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  2. February 6 & 7 2020 2 – 3 pm
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The Montessori approach to education is based upon the work of Maria Montessori, an Italian physician, and was introduced in the United States in the early 1900’s. The basic principles of this approach address the needs of a child’s development with the use of concrete, hands on materials in a sequence that moves toward greater abstraction. The materials are displayed on shelves in such a way that invites self-discovery and manipulation. These materials are self-correcting and purposeful. Choice in the selection of these materials leads to self-confidence and independent learning. This careful arrangement allows the child to experience mobility within limits so that he/she can learn to control his/her body and to respect the work of others by moving carefully and purposefully. Children are encouraged to work together in multi-age classrooms (two or three grade levels), which enhance their ability to learn from each other.

The Montessori materials are arranged in different areas of the classroom such as sensorial and practical life activities, math, language, and cultural subjects. However, these subjects are presented in an integrated fashion so that the child may see the natural relationships between them.

The primary purpose of the practical life materials is the development of concentration and order.  These materials help the child to develop his/her ability to use small tools (tweezers, needles, and thread), and to care for the classroom environment. The sensorial materials are designed to aid the child’s growing perception of his/her surroundings. The materials isolate and refine the sense of sight, hearing, taste, smell, and touch. These materials also give the child concrete experiences which form building blocks for abstraction in language, math, and cultural subjects as the child grows older.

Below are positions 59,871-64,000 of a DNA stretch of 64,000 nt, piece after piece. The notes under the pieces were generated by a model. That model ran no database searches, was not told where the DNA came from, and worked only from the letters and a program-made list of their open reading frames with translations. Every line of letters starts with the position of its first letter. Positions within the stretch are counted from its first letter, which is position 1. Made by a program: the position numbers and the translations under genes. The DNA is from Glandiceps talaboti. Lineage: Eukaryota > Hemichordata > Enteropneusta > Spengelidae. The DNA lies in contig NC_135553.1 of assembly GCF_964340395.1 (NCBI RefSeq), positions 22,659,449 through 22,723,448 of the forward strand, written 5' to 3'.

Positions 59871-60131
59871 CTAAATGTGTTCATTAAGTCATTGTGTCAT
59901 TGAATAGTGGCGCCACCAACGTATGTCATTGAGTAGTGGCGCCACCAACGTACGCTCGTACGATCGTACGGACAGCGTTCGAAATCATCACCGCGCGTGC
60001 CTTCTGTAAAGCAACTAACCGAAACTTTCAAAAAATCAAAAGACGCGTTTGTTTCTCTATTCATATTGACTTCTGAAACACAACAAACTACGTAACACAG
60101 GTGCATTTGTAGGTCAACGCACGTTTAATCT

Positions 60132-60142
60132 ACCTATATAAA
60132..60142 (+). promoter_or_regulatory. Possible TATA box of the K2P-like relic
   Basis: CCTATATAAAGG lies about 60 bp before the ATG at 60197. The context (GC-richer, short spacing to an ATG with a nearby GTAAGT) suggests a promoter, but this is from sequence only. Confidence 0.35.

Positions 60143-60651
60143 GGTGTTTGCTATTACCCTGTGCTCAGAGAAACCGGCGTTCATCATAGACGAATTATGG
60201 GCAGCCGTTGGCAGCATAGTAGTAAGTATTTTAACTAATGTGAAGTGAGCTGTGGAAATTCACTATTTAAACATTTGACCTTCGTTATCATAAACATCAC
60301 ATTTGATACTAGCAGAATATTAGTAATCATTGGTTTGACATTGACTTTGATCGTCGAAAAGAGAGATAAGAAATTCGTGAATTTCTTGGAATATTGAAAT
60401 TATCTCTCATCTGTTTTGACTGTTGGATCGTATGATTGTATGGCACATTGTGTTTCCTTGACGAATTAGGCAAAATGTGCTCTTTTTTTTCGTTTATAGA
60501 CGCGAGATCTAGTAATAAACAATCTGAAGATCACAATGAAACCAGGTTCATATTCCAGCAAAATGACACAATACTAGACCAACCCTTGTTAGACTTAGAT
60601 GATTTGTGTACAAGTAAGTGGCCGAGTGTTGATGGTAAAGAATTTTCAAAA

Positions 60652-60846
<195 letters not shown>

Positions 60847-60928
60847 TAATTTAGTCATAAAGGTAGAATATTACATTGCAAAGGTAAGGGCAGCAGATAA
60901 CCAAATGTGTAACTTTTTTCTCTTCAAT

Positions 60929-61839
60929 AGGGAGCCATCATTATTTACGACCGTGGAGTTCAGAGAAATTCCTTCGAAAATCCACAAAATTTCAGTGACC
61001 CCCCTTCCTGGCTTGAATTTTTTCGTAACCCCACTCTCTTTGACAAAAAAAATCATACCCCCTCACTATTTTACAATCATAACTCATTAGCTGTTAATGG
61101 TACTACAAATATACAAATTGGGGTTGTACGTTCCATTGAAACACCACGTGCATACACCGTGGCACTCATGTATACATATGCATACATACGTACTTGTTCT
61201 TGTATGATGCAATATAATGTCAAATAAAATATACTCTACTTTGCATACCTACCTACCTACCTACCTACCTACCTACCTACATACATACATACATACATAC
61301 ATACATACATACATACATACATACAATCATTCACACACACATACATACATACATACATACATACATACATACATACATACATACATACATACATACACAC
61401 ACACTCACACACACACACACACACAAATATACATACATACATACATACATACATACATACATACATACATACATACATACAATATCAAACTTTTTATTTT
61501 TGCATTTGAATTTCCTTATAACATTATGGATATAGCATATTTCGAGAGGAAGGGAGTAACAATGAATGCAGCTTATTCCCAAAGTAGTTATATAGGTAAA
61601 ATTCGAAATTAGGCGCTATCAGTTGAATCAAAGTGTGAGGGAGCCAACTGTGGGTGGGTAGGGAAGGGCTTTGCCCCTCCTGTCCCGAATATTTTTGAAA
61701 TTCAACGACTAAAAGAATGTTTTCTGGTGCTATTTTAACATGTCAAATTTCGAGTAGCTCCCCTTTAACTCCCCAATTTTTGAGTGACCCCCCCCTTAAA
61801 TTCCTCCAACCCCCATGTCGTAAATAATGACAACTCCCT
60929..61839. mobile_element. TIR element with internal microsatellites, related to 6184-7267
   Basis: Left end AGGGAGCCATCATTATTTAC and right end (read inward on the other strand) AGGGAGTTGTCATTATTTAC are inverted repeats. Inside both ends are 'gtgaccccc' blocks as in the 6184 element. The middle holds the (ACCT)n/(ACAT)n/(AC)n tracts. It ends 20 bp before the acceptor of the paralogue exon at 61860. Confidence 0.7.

The Montessori language program begins with the prepared environment. The open, decentralized design encourages children to talk to one another, to work together, and to practice speaking and listening skills. The language lessons, group meetings, and concrete materials are designed to develop skills in all areas of language arts.  A literature-based reading program provides the framework for the development of those skills necessary for reading and interpreting print.

Montessori math and geometry materials are designed to enable the child to discover mathematical patterns, shapes, and number relationships through the exploration of a sequence of concrete objects. The initial focus of the lessons is on the process rather than the product of the activity. This discovery approach helps the child to develop an attitude of inquiry and it strengthens the powers of logical thinking and problem solving which are prerequisites for abstract math work.  Shelf work and occasionally the math textbooks are used for individual work to strengthen skills.

The cultural subjects include history, physical and life sciences, and geography. The history curriculum begins with the study of time and its representation. The children learn how to create and use timelines as they study various cultures, both ancient and modern. As children study the history of life on earth, they are also introduced to map work and land/water formations. The science curriculum begins in the primary grades with the development and classification of plants and animals. As in other areas of the curriculum, these lessons are presented with an impressionistic style: one that is dramatic and leaves a lasting impression with the child.

The program values the practice of isolation of difficulty in presenting and evaluating any given activity.  The teacher presents skills such as penmanship, grammar, and spelling in isolation, so as not to confuse or overwhelm the child.  When a child creates an original piece of writing, the teacher may note spelling and penmanship errors, but will only evaluate the piece on its content. Later, those penmanship and spelling errors will be specifically addressed during the penmanship and spelling exercises.  As children move into the intermediate grades, they are expected to combine those skills into a finished product, rather than concentrating on one skill at a time. The purpose of this practice is twofold: the children are given the opportunity to perfect one skill at a time and they are also free to express themselves creatively.  As children freely choose a task (work) and through self-correcting activities find success, so is their confidence in learning increased.  They are drawn to choose more and more challenging activities that lead to mastery of skills.